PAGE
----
Avoiding Bookmaker Limits and Staying Under the Radar

You have finally sorted out your strategy and you’ve started to make profits, but then your bookmaker accounts are being closed or severely limited, one by one. Sounds familiar?

Unfortunately, this is everyday life for many sharp bettors.

The bookmakers have become more and more aggressive when it comes to limiting customers over the past few years and it’s not rare to hear of customers being limited after just a few bets.

This creates big challenges as a bettor and often it can feel like you spend more time on getting your money placed than the actual analysis. That’s why it’s important to know how you can stay under the radar and prolong your life at the bookmaker.

As I’ve worked with bookmakers for many years, I’ve limited thousands of customers myself. In this article I’ll try and explain the methods used by the bookies and give some advice on how to get around the limits.

The betting pattern is crucial

All bookmakers have different methods, but it’s my impression that most bookmakers use automatic generated lists, followed by a manual review.

This means a manager will generate a list with customers from the system and forward it to an odds-compiler, who will review the customers individually.

The compiler doesn’t care much about the profits of the customer. It’s all about the betting pattern. First of all, it will be determined if the customer bets on singles or combos. This is because the compiler can move on to the next customer in case all coupons contain 8 different matches, as it’s a strong indicator of the customer being a fish.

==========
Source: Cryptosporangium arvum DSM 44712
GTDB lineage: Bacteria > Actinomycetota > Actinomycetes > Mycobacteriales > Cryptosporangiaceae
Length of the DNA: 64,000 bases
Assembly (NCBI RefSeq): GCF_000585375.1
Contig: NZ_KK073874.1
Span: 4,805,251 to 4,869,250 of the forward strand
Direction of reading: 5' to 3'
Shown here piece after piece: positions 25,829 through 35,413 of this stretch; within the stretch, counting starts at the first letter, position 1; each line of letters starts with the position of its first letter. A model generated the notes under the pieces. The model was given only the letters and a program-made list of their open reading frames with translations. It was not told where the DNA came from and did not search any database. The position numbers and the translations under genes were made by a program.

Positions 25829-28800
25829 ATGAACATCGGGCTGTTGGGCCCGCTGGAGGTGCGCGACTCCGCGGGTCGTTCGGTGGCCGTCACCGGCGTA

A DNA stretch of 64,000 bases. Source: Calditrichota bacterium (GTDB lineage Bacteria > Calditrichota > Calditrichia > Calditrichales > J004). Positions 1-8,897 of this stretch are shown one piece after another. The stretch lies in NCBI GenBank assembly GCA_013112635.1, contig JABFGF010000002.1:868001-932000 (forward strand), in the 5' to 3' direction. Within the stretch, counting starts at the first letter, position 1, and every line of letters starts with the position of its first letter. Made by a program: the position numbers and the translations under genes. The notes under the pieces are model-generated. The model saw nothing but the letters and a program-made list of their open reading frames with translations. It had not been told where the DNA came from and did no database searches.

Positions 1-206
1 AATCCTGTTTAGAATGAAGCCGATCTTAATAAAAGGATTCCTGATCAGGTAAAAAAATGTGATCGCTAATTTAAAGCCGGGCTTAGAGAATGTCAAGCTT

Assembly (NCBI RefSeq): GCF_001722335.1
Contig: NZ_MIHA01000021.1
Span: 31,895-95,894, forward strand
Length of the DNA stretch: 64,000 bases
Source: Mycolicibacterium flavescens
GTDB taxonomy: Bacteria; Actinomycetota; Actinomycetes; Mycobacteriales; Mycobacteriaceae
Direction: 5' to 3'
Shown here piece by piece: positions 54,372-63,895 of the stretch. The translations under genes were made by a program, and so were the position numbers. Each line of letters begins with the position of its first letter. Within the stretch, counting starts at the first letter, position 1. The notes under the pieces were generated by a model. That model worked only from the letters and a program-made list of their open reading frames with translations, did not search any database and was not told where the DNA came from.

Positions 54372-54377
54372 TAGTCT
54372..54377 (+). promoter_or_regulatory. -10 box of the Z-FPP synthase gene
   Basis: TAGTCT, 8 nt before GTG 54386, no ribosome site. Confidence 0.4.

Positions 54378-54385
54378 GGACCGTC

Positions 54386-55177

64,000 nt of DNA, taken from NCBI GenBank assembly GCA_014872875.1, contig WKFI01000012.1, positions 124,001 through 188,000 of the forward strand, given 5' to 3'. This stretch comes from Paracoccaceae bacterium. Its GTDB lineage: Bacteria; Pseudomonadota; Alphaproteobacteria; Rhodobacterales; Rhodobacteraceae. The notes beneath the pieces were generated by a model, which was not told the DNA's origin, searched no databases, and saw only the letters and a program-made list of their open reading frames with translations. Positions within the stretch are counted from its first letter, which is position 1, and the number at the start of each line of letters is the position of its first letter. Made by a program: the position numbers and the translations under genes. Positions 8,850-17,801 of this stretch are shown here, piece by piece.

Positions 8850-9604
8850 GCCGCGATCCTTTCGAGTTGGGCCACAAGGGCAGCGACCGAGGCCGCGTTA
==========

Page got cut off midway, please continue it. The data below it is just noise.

If the customer bets on singles, the compiler will look at which type of bet-group and which league. Obviously there’s bigger risk, if a customer only bets on English Conference than if they bet on the Premier League.

Afterwards, the compiler will compare the the odds taken by the customer to the closing odds. If the customer always bets at odds higher than closing odds, it’s considered a strong indicator of the customer being sharp.

When the compiler has gathered enough information, it’s time for classifying the customer and assigning a category/limit. It can both be higher or lower, but is always based on a percentage of the original limit. This is also the reason some customers experience odd maximum stakes, like 3,87 euro.

The odds-compiler has to go through quite a few customers on a weekly basis and it can often become a bit of a sluggish task. The customers can take advantage of this, so here’s the best advice on how to avoid the limits:

1) Avoid errors in odds

To take advantage of errors is often the quickest way to limitation. I’m not talking about traditional valuebets, where you disagree with the bookmaker on the odds, but about taking advantage of obvious errors.

For example, it happens that the bookmaker swaps around the odds, makes a wrong handicap or has a wrong starting time of a match. If the market has a 2,5 O/U line for Manchester United – Chelsea and your bookmaker offers 3,5 with similar odds, it’s an obvious error.

It’s important to use common sense, as the line between errors and traditional valuebets can be very fine in some cases.

If you decide to take advantage of errors after all, it’s important to wait until just before kick off. This decreases the risk of the bookmaker finding out.

2) Use combos and systems

Sharp customers usually only deal with singles, which means the bookmaker has less focus on betting patterns involving combos and systems.

That makes it important to combine your singles as often as possible. Of course, it can be difficult to find two valuebets at the same bookmaker simultaneously, but when the opportunity arises, you should take it instead of placing them as singles.